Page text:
The first is their approach to sharding, a distributed databases process that splits up tasks into multiple segments, which are then processed by multiple nodes. Elrond’s answer: a novel Adaptive State Sharding mechanism, which enables linear scalability as more nodes join the network, and by parallelizing transaction processing.
Elrond’s other anchor innovation is rooted in the consensus mechanism for validating transactions, via their Secure Proof of Stake (SPoS) approach. In SPoS, the consensus is arrived at by combining random validators selection, plus eligibility through stake and rating, with an optimal dimension for the consensus group.
These two critical factors are proving to significantly increase scalability of the Elrond network. But scalability is not an end in and of itself. Achieving higher scalability maximizes the TPS metric while also boosting critical factors to a blockchain-based enterprise. These major considerations include security, efficiency, and interoperability.
According to Mincu, the Elrond protocol is about security first and foremost. “We have several layers of security which makes the network very robust and most attack vectors nearly impossible and exceedingly expensive,” Mincu says. “The way we do adaptive sharding make the system more and more secure as the number of nodes enter the system. Even with the lowest number of shards, the protocol is provably secure against the known attack vectors.
“Further on, the nodes are randomly allocated to shards, and are randomly shuffled at each epoch into new shards. Through block finality and fisherman challenges the protocol is secure, even versus highly-adaptive malicious groups.”
Efficiency is also essential to achieving a truly scalable blockchain architecture such as Elrond’s. “As the number of participants grow in the Elrond network, its processing capacity expands significantly,” states Mincu. “It is able to process more transactions, and to run more dApps.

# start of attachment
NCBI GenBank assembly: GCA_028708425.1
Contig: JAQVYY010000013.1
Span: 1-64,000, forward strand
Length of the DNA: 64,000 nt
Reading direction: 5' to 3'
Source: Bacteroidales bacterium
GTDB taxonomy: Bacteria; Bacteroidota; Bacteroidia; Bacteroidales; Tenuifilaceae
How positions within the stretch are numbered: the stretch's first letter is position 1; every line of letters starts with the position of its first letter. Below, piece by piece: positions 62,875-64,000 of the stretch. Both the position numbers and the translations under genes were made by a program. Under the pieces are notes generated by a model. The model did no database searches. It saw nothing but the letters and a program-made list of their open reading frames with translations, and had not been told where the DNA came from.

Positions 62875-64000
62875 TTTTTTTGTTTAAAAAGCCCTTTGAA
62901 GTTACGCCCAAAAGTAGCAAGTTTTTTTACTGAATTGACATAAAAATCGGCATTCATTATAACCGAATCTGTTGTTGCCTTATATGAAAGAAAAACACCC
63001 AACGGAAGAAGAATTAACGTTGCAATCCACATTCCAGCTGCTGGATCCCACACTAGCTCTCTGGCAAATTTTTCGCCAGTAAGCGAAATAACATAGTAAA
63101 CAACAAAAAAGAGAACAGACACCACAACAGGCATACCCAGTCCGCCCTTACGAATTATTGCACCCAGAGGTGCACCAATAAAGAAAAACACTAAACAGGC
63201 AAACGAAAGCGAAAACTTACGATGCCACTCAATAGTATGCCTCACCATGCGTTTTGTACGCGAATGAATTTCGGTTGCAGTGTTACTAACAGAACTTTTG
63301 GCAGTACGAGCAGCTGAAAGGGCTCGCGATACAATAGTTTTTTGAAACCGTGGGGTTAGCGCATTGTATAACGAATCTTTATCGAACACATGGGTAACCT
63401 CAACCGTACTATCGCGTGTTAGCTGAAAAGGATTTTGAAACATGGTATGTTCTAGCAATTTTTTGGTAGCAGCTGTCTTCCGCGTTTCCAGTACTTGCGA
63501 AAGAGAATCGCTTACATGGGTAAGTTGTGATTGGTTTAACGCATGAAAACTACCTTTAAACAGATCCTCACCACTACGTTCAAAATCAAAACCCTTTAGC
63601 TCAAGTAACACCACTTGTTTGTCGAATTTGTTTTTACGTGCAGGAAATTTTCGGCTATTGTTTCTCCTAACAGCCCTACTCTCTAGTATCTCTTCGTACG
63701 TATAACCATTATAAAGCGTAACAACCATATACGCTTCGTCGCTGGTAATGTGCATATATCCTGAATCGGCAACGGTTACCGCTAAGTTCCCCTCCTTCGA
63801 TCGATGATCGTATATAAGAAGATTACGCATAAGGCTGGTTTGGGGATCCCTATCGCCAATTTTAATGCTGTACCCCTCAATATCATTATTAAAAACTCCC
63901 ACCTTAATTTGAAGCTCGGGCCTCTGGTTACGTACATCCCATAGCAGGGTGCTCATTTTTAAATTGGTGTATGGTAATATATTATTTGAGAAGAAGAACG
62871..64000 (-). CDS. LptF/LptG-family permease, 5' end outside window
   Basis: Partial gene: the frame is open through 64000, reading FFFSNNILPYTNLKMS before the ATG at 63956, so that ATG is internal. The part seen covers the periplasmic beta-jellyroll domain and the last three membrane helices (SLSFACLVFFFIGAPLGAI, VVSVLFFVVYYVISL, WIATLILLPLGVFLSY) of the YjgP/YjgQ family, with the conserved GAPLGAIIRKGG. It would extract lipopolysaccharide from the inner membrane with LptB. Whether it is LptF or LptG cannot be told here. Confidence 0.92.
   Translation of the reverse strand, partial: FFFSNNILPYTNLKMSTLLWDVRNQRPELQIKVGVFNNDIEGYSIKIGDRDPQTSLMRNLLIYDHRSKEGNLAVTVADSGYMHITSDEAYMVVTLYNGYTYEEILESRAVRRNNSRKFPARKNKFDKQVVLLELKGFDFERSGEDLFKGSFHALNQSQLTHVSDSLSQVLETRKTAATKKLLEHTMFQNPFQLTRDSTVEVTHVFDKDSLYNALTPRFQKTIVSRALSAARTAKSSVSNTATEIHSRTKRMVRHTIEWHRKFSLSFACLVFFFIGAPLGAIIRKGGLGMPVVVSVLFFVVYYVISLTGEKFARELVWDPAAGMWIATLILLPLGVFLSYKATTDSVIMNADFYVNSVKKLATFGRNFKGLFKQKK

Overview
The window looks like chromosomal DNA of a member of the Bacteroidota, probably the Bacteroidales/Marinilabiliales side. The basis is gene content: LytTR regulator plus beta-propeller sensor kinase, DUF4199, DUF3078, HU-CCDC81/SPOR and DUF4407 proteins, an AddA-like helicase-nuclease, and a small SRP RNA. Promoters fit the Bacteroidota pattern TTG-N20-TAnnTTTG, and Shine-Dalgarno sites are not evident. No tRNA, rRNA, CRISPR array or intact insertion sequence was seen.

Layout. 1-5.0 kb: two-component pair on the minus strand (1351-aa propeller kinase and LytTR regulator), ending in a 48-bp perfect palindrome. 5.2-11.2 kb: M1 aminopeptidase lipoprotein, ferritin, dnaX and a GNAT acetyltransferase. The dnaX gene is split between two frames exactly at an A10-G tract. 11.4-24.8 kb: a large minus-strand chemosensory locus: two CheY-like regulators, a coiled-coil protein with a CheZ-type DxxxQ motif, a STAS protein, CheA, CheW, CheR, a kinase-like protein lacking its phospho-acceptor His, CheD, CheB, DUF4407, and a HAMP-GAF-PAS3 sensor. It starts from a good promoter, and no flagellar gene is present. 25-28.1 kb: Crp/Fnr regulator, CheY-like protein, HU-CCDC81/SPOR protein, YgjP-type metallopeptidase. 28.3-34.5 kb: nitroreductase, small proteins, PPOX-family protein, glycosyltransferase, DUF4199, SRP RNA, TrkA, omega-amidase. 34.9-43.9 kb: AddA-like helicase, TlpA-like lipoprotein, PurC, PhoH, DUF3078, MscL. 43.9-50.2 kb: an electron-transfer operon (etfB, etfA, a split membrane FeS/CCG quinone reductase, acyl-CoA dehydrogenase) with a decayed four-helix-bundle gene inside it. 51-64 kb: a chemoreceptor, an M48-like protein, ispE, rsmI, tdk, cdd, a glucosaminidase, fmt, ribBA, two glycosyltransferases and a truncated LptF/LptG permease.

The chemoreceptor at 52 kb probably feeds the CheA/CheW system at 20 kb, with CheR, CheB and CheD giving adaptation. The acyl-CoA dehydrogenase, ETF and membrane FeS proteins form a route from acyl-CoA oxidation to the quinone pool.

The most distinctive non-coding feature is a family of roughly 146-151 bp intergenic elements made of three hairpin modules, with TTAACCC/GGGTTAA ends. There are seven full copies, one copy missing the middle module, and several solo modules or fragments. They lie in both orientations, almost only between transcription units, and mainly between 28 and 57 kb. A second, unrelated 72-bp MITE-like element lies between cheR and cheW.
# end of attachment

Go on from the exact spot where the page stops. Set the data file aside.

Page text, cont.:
“Our method of sharding and processing make the system linearly scalable as the number of shards are increasing,” he continues. “High throughput dApps are moved to separate shards in order to facilitate the efficiency of the network. Adaptive sharding makes the system powerful enough to respond to network demands by creating new shards, or moving out high throughput dApps from one full shard to another which is not so full.”
Equally pertinent to overall performance is cross-chain interoperability, core to Elrond’s goals of enabling unlimited communication between external services.
“Interoperability brings a lot of throughput for those chains which are connected, as there will be a lot of transactions between them,” Mincu says. “Elrond being a high throughput and fast finality system, it can connect to multiple chains without a problem, and help resolve all transactions with low finality times – lower than most or all the existing chains.
“In the moment of need for even higher throughput from Elrond, adaptive state sharding makes it possible to create new shards, invite other nodes to join the network and to keep up with the demand.”
Coming Next: The Testnet
After comprehensive prototyping, the Elrond protocol is poised to raise its profile: The testnet is launching soon.
With 200+ submissions already received from prospective testnet developers, interest in Elrond is clearly escalating. Interested testers are invited to apply for the opportunity to explore Elrond in a fee-free, test network environment with easy migration paths to the mainnet. Elrond is also drafting guidelines for participation and an interactive network “Game of Stakes”-style stress testing, such as Tendermint recently undertook.
For Beniamin Mincu and his team, this impending development represents a significant milestone, not just for their company but for blockchain’s continuous striving to scalability.
“The testnet further validates our entire work, it also gives us extremely invaluable feedback on what we need to improve,” he says. “In this phase we will also be able to showcase our technology to potential key partners through hackathons. The future of Elrond depends on how we tackle this phase — what we learn from it and what sort of partners we will onboard.”